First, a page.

The Supreme Court order also requires judges considering revocation or modification of probation, not to issue bench warrants unless its an “excluded offense” or the defendant poses significant risk to public health and safety.

Roth said his office will continue to motion for probation revocation and modifications, however, the presiding judge will make the determination if the order to issue a bench warrant should be granted based on guidelines set by the Supreme Court.

Roth said last week his office filed close to 100 motions in objection to release.

“The courts are reviewing those motions and are denying some and granting some,” he said.

Hawaii Police Department Chief Paul Ferriera said Tuesday the order will not deter officers from effecting lawful arrests for any offense and doing their jobs.

“What this order does, is make the job of a defense attorney easier as they no longer need to present arguments (e.g. non-flight risk, under supervision, etc.) to the Courts to gain the release of their clients,” said Ferreira via emailed response.

He added the order doesn’t really change what has been a practice by the courts due to the lack of adequate facilities to detain offenders resulting in frustration among officers of having to deal with repeat offenders.

“This order of course will just add to that frustration,” he said.

Ferriera said that while the order does have “excluded offenses,” which are primarily crimes against persons and serious property crimes, that seeks to ensure the safety of the community, the move will definitely create anxiety and an atmosphere of uneasiness and “undoubtedly add to our calls for service as offenders are quickly seen back in the community after being released.”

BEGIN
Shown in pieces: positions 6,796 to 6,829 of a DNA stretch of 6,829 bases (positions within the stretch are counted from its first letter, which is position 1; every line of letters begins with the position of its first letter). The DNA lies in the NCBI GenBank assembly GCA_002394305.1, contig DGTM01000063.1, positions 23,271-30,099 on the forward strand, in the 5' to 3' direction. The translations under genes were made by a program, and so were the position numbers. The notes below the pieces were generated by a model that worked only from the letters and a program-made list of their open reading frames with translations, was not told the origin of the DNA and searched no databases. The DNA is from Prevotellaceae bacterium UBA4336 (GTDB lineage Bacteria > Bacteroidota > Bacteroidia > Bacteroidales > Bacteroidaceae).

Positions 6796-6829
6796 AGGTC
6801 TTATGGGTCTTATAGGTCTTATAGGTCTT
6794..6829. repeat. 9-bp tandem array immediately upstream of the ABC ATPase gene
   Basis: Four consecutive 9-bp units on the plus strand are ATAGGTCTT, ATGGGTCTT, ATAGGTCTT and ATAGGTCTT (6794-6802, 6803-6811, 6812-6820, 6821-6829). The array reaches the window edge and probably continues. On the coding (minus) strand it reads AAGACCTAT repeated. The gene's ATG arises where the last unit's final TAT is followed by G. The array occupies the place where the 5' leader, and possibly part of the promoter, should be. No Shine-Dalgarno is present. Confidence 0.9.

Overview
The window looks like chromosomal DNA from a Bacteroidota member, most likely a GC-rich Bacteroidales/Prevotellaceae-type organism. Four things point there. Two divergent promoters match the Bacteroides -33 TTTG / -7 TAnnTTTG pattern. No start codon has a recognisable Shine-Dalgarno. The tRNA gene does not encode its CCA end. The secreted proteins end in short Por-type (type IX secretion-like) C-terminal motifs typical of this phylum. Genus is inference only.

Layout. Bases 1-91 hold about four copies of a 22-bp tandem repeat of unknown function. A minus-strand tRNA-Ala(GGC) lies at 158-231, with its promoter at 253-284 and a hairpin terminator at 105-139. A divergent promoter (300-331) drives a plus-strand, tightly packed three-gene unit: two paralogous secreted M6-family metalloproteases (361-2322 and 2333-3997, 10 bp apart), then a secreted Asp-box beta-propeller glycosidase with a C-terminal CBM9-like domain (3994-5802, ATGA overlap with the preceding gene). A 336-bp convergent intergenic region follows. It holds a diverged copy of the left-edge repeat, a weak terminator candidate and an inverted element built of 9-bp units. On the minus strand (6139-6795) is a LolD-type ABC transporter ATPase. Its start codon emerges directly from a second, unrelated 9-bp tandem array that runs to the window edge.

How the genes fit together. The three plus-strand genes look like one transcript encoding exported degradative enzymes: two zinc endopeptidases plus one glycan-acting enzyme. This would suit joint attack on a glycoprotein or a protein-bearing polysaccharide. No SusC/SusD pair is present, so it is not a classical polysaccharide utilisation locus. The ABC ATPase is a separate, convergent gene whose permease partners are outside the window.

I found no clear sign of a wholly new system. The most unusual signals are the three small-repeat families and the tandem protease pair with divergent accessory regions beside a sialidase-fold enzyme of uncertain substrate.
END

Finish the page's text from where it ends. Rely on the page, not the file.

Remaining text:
He expressed concern that the message that might be conveyed by the order is that there are only minor consequences for criminal actions during this pandemic.

“It is too early to know what impacts this order will have as a whole; we are just hoping that is minimal. Our message is that this order will not deter our officers from performing their duties and enforcing the laws,” Ferreira said.

The chief expressed his appreciation to the community for everything they are doing in helping to prevent the spread of the coronavirus and in ensuring the health and safety of the Hawaii Island community.

“We would also like to thank the community for all the support of our officers during these difficult times,” he said. “Personally, I want to take this opportunity to thank all the men and women of the Hawaii Police Department, both sworn and civilian, that have demonstrated their resilience and commitment to their chosen profession, making Hawaii Island a safe place to live.”

He reminded the community to stay vigilant as releases occur.


“All too often crimes of opportunity (such as) thefts of purses/wallets, vehicle thefts, etc. occur in part due to individuals being too trusting,” he said. “The community needs to continue to be our eyes and ears, reporting suspicious activity and watch out for each other in neighborhoods.”

Major Kenneth Quiocho added “Our officers care about the community and want to keep people safe. That is the motivation for the officers, that is what drives their morale, this noble profession and desire to keep people safe.”